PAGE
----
Please come along to Simeon's PhD confirmation seminar to hear about his plans to disentangle the effects of fire and landscape structure on mammal communities.
Join person or via Zoom.
Where: Small Lecture Theatre, Room 123, Uni Building, Creswick
When: 10 am, Friday 1 March
Simeon's project involves camera trapping and collection of bandicoot DNA samples. If you'd like to volunteer to help with data collection in the spectacular Mount Lofty Ranges between March and May, please get in touch!
Manuela gave her completion seminar on Friday and is moments away from submitting her thesis. Her exciting project involved use of GPS data and experimental exclosures to investigate resource selection, road crossing behaviour and browsing impact of the abundant native swamp wallaby. Her study took place on Phillip Island, a landscape of natural and human-modified patches, dissected by roads.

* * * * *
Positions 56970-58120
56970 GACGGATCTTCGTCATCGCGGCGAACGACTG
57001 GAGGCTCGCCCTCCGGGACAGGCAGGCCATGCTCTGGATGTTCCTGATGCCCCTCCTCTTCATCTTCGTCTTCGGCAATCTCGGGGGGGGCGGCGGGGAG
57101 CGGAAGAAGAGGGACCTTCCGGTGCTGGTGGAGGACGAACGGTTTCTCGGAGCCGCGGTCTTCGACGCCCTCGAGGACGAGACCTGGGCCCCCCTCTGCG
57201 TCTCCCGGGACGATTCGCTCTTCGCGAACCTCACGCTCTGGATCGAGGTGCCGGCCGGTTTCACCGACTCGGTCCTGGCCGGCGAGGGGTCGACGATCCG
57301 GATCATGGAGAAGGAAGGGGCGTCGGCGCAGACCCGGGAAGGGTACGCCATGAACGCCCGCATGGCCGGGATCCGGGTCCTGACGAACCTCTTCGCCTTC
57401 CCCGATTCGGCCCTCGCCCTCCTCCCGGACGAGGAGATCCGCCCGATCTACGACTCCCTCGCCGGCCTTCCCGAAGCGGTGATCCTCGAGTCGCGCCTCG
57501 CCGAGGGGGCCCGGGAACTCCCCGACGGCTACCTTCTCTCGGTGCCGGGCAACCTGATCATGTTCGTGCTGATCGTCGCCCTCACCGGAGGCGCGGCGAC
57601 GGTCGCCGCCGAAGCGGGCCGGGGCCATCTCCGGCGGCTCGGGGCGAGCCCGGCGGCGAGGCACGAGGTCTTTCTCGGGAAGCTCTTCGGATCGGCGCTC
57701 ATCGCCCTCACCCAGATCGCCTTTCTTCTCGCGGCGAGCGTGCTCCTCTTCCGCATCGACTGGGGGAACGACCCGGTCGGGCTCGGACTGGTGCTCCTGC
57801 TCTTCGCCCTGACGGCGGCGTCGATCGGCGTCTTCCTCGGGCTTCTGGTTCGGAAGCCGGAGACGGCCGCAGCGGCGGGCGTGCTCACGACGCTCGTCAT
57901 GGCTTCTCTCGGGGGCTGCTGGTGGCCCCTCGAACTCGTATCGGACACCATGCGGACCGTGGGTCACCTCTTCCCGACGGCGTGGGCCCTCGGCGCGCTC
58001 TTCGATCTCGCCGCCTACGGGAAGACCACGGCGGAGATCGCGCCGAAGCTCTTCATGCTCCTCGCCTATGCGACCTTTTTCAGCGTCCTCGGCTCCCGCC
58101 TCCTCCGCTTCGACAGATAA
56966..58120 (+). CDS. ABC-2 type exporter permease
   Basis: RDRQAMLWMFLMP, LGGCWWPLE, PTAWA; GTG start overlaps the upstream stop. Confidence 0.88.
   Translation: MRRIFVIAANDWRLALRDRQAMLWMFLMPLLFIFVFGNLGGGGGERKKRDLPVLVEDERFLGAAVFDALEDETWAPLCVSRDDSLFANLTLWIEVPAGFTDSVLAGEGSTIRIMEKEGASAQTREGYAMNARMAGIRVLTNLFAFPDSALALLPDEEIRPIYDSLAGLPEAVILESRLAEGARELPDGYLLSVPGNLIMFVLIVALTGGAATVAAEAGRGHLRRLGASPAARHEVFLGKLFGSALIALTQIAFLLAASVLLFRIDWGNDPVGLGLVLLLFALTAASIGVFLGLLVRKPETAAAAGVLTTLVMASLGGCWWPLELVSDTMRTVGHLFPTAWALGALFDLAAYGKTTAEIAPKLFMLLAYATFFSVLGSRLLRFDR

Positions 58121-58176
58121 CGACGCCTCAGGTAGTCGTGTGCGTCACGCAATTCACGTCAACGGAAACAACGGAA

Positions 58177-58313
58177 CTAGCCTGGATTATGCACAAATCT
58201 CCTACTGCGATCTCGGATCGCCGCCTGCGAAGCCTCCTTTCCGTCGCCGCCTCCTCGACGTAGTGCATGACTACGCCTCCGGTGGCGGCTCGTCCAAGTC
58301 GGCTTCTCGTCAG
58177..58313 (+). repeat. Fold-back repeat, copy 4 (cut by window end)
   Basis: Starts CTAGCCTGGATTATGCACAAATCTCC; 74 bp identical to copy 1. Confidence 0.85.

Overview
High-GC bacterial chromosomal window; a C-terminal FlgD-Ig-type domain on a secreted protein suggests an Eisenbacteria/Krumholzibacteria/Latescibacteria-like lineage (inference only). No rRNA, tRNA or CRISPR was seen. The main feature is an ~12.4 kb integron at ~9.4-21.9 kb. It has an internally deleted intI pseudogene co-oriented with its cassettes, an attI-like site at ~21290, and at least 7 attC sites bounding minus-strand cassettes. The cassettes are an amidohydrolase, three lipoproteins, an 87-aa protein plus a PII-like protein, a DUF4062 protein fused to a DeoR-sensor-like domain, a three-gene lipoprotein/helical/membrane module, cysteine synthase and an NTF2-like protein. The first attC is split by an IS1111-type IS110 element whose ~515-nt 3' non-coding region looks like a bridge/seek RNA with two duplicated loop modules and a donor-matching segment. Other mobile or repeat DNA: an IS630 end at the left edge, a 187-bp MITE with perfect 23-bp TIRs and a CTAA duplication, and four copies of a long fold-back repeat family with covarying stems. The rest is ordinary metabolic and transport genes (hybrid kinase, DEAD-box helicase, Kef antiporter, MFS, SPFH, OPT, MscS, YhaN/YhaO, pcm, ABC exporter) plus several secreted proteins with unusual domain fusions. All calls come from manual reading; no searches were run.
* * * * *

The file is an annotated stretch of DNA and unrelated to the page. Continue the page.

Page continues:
She found that wallabies modulate their selection of resources on a circadian basis to optimise the use of resources under anthropogenic disturbance. Although natural vegetation patches are likely to be used, patches of high anthropogenic disturbances are tolerated at night, when disturbances are less. She also showed that roads are avoided, especially during the day and that crossings are more likely when tree cover is high and water further away from the crossing location. Further, she demonstrated that in vegetation patches, wallabies suppress weed diversity, but do not influence native species diversity.
Her work has shed substantial light on the behaviour of Phillip Island's booming wallaby population. Well done Manuela on your inspiring work!
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